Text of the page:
Formula 1 Pushing to Settle Logo Dispute With 3M
The Formula One Group is already smarting over second-quarter revenue and operating income declines, but those diminished totals might signal only the beginning of a period of financial frustration for the motorsport titan. Due to a logo controversy that its brand torchbearer, Formula 1, is facing, the Liberty Media-held entity might see its assets dip a bit more, as 3M is not steering away from its assertion that its legal foe is guilty of trademark infringement.
The logo that Formula 1 introduced in November has become quite a topic of discussion here at Promo Marketing, and now here we are again since the racing behemoth and 3M could, despite a recently announced nearly two-year cooling-off period, reach a resolution regarding the 10-month-old logo’s legality. The two could end up escaping the law’s version of traveling in the slow lane if they can come to a resolution on supposed similarities between the Formula 1 signifier, which represents the first artistic change for the global racing conglomerate in 23 years, and a logo that 3M uses for its Futuro apparel line.
Having registered for its Futuro trademark five months before Formula 1 applied for its present emblem, 3M—exactly a year after seeking to secure protection for the Futuro brand—voiced its complaint about possible similarities between the logos. Since Formula 1 has already received ample fanbase backlash over the new symbol, it could be quite the double whammy if legal reckoning were to occur, too.
Regarding the aforementioned break from contemplating the dispute, an exhaustive Forbes investigation of the matter said that although the European Intellectual Property Office had granted the combatants a 22-month-long halt to the “adversarial part of the opposition proceedings,” either can compel the audience to start at any point to render a conclusion. Even if it uses or ends up permitted to use only a little bit of that time, Formula 1 will need to busy itself with solidifying a claim that the logo does not not pose any risk of brand confusion. Having secured the earlier trademark registration, 3M, as Forbes notes, appears to have the legal edge. We have written about a few quirky cases where it seemed as if plaintiffs had lost their marbles in going after companies whose logos might violate their established symbols, but this matter appears as if it has more validity than those ordeals.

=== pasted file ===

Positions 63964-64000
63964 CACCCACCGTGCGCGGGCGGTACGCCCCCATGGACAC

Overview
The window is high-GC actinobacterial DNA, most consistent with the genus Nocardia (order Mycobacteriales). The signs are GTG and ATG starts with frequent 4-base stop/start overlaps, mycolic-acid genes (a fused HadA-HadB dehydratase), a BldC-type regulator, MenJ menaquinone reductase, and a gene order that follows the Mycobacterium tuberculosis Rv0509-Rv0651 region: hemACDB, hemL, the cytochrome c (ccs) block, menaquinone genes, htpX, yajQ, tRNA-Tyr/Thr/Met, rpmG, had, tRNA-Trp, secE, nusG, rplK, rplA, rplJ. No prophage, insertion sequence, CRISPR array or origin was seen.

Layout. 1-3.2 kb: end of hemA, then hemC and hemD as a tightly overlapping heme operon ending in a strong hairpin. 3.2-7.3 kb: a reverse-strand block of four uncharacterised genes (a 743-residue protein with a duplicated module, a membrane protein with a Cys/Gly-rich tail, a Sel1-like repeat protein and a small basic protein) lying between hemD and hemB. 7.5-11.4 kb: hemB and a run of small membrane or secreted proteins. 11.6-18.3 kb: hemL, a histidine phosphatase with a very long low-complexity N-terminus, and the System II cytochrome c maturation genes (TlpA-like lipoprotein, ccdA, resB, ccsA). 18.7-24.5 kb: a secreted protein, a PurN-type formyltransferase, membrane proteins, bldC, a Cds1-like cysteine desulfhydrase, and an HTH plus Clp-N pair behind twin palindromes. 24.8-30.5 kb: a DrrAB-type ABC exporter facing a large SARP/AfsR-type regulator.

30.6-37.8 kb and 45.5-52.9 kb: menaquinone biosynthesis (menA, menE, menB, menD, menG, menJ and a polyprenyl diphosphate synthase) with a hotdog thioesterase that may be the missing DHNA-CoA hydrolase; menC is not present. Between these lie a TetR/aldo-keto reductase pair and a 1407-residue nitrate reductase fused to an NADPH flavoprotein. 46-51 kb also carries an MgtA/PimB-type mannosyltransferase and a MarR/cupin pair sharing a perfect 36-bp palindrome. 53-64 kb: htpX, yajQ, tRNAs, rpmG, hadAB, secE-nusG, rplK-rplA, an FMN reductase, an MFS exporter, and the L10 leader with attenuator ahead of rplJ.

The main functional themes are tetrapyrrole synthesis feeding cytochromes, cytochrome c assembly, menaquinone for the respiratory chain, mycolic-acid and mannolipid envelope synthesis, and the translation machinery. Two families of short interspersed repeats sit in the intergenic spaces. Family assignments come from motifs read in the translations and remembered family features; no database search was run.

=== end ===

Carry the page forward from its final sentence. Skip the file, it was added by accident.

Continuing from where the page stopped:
It can be tempting to want to change a brand, and it can be even more compelling to take a company to task when it makes a switch that had either not seemed necessary or that lacks the appeal of its predecessor. Formula 1 fans have certainly scratched their critical itch in treading on the logo decision, and they might soon have legal figures giving a different rebuke. Given its trademark holding, 3M is not likely to wait 22 months to have sufficient material, either through solo consultations or interactions with Formula 1, to go after a victory. No matter the timeline, one wonders if the latter will crash out or surprise everyone with an unexpected triumph. Overall, their squabble offers yet another reminder that companies hold their brands in the highest esteem and, especially with regards to 3M, need little provocation to stick it to those who might look to speed off with cash at their expense.